Franks served passionate career in U.S. Army
Published 2:39 pm Tuesday, November 8, 2022
By JOYANNA LOVE | Managing Editor
After graduating from Chilton County High School, Barry Franks was unsure what he wanted his future to be.
Joining the Army Reserves helped him find a career he was well-suited for in the U.S. Army.
When he was younger, Franks had wanted to join the Air Force to be a pilot, but “in 10th grade, my eyesight went bad, so I couldn’t be a pilot,” he said.
He enrolled at the University of Montevallo after graduating high school, but had difficulty picking a major.
“I just didn’t know what I wanted to do,” Franks said. “I settled on psychology, and I still just wasn’t focused.”
Franks joined the Reserves, and attended six months of AIT basic training. This showed him the military was an environment he could thrive in.
“I enjoyed being a soldier,” Franks said.
He had key qualities the Army needed. He was an “early morning person, eats fast, runs fast, shoots really well, physical fitness, and these were easy (for me),” Franks said.
He completed his Bachelor of Science in psychology, then he enrolled in the UAB ROTC program. Upon completing the program, he was commissioned into the active duty U.S. Army in 1994.
Franks was especially interested in training for and filling an airborne role.
He told them “I want to do it all. I want to do airborne, air assault, ranger, jump master, the whole nine. I was fired up.”
Franks went on to train in all of these things in his career, which started in infantry and ended in logistics. He attended airborne school in the summer while attending the UAB ROTC, and he later completed ranger school.
“It was almost like a natural fit for me,” Franks said. “I really enjoyed it.”
His first assignment was a year in Korea as an anti-armor platoon leader.
He was then assigned as a lieutenant to the 2nd Battalion, 325th Airborne Infantry Regiment at Fort Bragg in North Carolina.
Franks wanted to continue his training and become a jump master (the person in charge of coordinating the airborne unit soldiers’ jump from the airplane). These qualifications would also be a next step to becoming an airborne commander, who manages the team to completing the objective on the plane and after the jump.
He returned to Fort Bragg in 2000 to the 82nd Airborne Division, where he worked up to company commander.
Franks was still stationed at Fort Bragg when terrorists attacked on Sept. 11, 2001.
“We were angry,” Franks said. “We wanted somebody to whoop. Somebody attacked our country … everybody was upset in the country, and we are the one’s that could do something about it then. We are the warriors that is what we do.”
There was an increase in military enlistments, especially from New York.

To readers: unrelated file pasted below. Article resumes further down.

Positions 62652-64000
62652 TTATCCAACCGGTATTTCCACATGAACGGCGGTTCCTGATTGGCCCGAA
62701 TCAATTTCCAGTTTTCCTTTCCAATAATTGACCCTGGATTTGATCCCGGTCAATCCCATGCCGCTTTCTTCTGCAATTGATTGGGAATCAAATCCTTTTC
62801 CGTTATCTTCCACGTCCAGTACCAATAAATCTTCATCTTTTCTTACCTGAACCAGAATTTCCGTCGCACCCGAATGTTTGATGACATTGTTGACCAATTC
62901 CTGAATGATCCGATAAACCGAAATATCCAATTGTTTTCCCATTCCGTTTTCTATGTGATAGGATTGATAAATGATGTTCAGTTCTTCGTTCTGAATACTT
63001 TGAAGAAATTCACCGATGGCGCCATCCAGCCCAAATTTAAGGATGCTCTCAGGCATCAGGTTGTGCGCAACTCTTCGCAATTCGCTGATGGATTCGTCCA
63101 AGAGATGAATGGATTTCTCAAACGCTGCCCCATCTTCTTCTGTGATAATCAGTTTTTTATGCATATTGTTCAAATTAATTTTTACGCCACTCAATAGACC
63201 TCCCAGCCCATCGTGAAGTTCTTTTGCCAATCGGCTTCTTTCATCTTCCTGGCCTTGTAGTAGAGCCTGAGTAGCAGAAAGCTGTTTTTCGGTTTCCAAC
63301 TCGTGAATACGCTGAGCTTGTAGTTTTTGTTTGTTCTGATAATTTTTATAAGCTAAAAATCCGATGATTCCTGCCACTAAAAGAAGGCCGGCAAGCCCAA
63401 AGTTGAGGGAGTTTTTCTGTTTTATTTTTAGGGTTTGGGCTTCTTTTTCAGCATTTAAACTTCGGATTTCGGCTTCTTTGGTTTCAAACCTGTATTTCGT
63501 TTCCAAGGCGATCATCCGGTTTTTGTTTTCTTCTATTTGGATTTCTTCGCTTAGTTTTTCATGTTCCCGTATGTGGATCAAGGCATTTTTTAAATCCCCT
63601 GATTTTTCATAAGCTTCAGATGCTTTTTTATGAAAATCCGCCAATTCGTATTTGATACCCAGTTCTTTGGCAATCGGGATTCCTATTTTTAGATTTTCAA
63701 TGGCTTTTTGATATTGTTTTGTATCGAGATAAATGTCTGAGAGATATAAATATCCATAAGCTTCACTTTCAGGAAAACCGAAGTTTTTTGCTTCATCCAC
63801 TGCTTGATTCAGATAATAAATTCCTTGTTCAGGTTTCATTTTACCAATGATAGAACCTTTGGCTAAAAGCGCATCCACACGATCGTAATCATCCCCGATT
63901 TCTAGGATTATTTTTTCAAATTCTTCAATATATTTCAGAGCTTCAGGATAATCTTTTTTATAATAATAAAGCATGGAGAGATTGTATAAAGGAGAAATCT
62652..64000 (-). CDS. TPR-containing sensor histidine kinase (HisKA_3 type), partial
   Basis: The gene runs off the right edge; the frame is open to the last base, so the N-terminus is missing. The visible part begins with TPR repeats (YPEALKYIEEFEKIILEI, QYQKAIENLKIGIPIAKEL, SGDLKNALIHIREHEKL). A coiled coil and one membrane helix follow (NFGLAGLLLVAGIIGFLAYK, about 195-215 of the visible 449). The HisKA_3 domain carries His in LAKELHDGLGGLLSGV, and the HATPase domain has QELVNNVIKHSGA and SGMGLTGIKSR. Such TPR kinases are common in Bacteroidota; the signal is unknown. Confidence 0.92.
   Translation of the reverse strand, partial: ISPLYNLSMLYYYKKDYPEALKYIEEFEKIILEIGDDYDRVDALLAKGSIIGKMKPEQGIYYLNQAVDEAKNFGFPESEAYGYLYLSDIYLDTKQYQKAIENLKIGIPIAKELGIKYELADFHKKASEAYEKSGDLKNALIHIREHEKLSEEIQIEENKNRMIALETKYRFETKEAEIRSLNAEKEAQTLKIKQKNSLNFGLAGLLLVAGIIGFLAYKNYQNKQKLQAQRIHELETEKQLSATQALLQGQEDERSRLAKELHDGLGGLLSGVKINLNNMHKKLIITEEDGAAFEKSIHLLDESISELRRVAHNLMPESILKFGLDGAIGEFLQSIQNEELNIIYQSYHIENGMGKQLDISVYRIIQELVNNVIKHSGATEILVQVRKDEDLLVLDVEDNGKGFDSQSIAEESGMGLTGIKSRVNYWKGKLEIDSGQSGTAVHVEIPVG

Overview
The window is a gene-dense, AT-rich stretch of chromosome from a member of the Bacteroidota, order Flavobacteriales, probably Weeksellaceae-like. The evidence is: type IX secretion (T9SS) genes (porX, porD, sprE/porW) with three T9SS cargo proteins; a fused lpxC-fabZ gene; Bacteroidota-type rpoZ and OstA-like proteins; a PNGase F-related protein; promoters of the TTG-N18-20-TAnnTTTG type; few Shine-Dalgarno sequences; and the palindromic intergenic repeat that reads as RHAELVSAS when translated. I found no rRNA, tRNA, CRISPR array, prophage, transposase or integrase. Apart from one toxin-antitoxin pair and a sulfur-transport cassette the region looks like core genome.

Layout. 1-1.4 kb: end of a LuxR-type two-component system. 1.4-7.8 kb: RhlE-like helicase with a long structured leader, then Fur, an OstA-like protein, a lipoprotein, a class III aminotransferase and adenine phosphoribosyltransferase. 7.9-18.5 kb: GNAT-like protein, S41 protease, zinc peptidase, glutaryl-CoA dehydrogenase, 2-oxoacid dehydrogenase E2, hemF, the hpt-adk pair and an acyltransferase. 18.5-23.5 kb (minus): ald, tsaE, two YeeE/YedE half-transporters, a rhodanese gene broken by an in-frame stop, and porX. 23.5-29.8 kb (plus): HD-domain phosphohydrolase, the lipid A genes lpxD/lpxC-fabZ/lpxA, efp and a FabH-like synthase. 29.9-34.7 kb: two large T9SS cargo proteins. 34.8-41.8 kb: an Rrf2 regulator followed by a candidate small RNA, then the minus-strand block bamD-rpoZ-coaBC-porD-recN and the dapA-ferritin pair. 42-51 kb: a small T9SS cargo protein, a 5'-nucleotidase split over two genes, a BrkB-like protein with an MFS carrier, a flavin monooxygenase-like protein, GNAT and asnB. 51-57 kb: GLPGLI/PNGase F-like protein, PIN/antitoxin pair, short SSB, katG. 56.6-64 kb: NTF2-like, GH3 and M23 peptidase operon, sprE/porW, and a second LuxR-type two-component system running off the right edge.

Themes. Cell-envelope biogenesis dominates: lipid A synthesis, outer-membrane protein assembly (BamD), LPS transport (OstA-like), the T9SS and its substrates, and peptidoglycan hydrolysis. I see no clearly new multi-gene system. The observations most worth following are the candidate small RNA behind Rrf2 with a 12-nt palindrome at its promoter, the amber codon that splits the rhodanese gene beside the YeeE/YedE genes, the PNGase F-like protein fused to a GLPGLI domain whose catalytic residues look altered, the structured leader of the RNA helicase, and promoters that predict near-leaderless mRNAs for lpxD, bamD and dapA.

Franks was deployed to Iraq in 2003 as a company commander of a support team to the invasion and again in 2008. He was deployed to Afghanistan in 2010. He said everyone in his group came home each time, despite being in some difficult spots and some being wounded.
“Some of it is luck,” Franks said. “Some of it is what you do to figure out when the enemy is most active and kind of countering what they are doing.”
He said a lot of hard work and planning was involved as well.
Between his deployments to Iraq, Franks was stationed at Fort Huachuca in Arizona. It was here that he and his wife Alicia had their children Aaron and Colby.
In 2007, Franks attended the Air Force Command and Staff College at Maxwell Air Force Base.
He then returned to Fort Bragg, which put his family close to his wife’s parents when he was deployed in 2008.
Each deployment came with its own challenges because of the situation and the country’s terrain.
“It was very intense,” Franks said. “Very long hours, 20 hour days … sometimes longer than that … it was exhausting, but you are in it, and it is rewarding. You put in those hours because, hopefully, you putting in that kind of work will save somebody from getting blown up.”
He said a year in deployment can be like three because the need never ends. Sometimes right as he was getting ready to sleep there would be an explosion somewhere that he would have to figure out what happened.
He said there was a shift in Iraq in 2008 when locals started helping them find who they were looking for.
Franks received three bronze stars, five Army Commendation Medals and two meritorious service medals. He reached the rank of lieutenant colonel.
When he came back from being deployed in Afghanistan, he was assigned to be the Army Special Forces Liaison chief officer for the Special Operations Command South in Florida. The Special Operations Command Pacific in Hawaii had an opening for a chief officer, and Franks said, initially partially as a joke, he would be willing to go. Later, his boss said seriously, if Franks wanted to go, he could probably make it happen. He talked to his wife about it, then Franks told his boss that he did want to take the position.
He said he enjoyed the position, but the pace of the Special Operations Command was a lot different than what he had been used to.
He had been in operations where “if anything happens, I am the first person that gets called — I get called before the brigade commander” to coordinating different elements.
When he retired from the U.S. Army in 2016, Franks returned to Chilton County with his family to be closer to extended family and friends. Franks said the roles for the couple have switched, where Alicia, who has a doctor of pharmacy degree, is now pursuing her career, and he is staying home taking care of the children and helping the community as he sees opportunities.